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Spatial and temporal patterns in bacterioplankton community composition in the Santa
Barbara Channel

I am using a four-year time-series, collected on the Plumes and Blooms cruise program, to
compare the relative magnitudes of temporal and spatial variability in bacterioplankton
community composition (BCC) in the heterogeneous, upwelling-driven coastal Santa Barbara
Channel. I am also testing the hypothesis that we can better explain bottom-up effects on BCC
by incorporating remotely-sensed as well as in situ parameters, such as phytoplankton
characteristics and dissolved organic matter (DOM). This work was begun under NSF funding and
a NASA Earth and Space Science Fellowship; DNA sequencing is funded by the Santa Barbara
Channel Marine Biodiversity Observation Network.


Bacterioplankton growth on DOM from nutrient-stressed diatoms

Nutrient stress can impact phytoplankton production of DOM - does that lead to subsequent
effects on bacterioplankton growth? I investigated this in a joint project with Laura Windecker,
co-supervised by Craig Carlson and Mark Brzezinski. Our evidence says yes, although it's complicated.

In a field study in the Santa Barbara Channel, we found that dissolved organic carbon (DOC)
remineralization and bacterial growth efficiencies both increased as a mixed diatom bloom
became increasingly silicon-stressed and fresh DOC accumulated in the system (Wear et al., L&O 2015;
Nelson and Wear, 2014). A series of lab experiments, where DOM from nutrient-stressed diatom
cultures was fed to bacterial communities, suggested that both the stressing nutrient (nitrogen,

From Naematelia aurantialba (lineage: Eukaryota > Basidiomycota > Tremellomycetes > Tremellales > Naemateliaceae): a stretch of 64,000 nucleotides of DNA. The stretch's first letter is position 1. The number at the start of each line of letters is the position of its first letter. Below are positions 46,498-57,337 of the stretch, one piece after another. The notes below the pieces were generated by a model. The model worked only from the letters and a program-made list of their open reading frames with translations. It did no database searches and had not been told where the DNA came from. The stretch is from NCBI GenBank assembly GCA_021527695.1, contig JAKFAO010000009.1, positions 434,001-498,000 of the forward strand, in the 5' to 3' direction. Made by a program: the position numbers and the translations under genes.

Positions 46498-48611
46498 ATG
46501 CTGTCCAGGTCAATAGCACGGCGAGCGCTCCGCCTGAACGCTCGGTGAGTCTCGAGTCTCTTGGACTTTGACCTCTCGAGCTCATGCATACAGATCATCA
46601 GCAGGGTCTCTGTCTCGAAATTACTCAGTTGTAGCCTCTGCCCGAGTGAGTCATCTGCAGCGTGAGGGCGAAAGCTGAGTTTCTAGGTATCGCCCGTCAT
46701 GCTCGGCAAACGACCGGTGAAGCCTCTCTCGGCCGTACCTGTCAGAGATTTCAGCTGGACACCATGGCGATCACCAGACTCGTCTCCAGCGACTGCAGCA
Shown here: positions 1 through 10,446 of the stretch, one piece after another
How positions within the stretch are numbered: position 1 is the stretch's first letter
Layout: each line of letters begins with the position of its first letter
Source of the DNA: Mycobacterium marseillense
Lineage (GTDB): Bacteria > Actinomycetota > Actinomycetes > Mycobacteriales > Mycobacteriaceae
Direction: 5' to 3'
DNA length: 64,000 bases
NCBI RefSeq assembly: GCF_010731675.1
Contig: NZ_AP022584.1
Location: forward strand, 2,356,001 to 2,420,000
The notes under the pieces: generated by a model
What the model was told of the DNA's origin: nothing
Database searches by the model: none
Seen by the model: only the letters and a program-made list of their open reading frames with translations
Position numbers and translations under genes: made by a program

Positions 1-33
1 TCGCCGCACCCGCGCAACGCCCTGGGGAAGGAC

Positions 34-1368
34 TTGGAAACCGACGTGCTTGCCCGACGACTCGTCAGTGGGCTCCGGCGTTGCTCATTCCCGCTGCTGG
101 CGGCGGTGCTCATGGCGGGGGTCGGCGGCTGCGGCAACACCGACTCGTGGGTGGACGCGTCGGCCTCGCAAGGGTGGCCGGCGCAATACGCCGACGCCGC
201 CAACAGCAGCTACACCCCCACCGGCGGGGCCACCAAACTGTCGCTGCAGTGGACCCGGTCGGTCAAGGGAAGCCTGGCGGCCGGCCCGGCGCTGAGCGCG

silicon, or both) and diatom source species affected short-term DOC consumption and bacterial
growth efficiencies, while long-term effects were mainly related to diatom source species identity
(Wear et al., Marine Chemistry 2015).


CDOM photobleaching and bacterioplankton in the Santa Barbara Channel

I am expanding on my time-series work by more directly studying one potential driver of a
relationship between BCC and DOM utilization - that is, the effects of photobleaching of
chromophoric DOM on rates of DOM processing by bacterioplankton and bacterial community
composition, and the subsequent effects on the fate of DOM in the Santa Barbara Channel. Field
samples are experimentally bleached and remineralized, with environmental context derived
from satellite remote sensing data. This project is funded by a NASA Earth and Space Science
Fellowship.


DOM and bacterioplankton community ecology in a blackwater estuary

My master's thesis research focused on the bottom-up effects of DOM composition on
bacterial community composition (BCC) and metabolic capability using Biolog plates (BMC) in
Winyah Bay, South Carolina, and its four blackwater tributary rivers. Across a seasonal DOM
gradient, we found that BCC was more strongly related to DOM composition, particularly those
properties indicating a phytoplankton or cypress swamp origin of the DOM; BMC was associated
with DOM bioavailability and physicochemical factors such as inorganic nutrient concentrations
(Wear et al., 2014).



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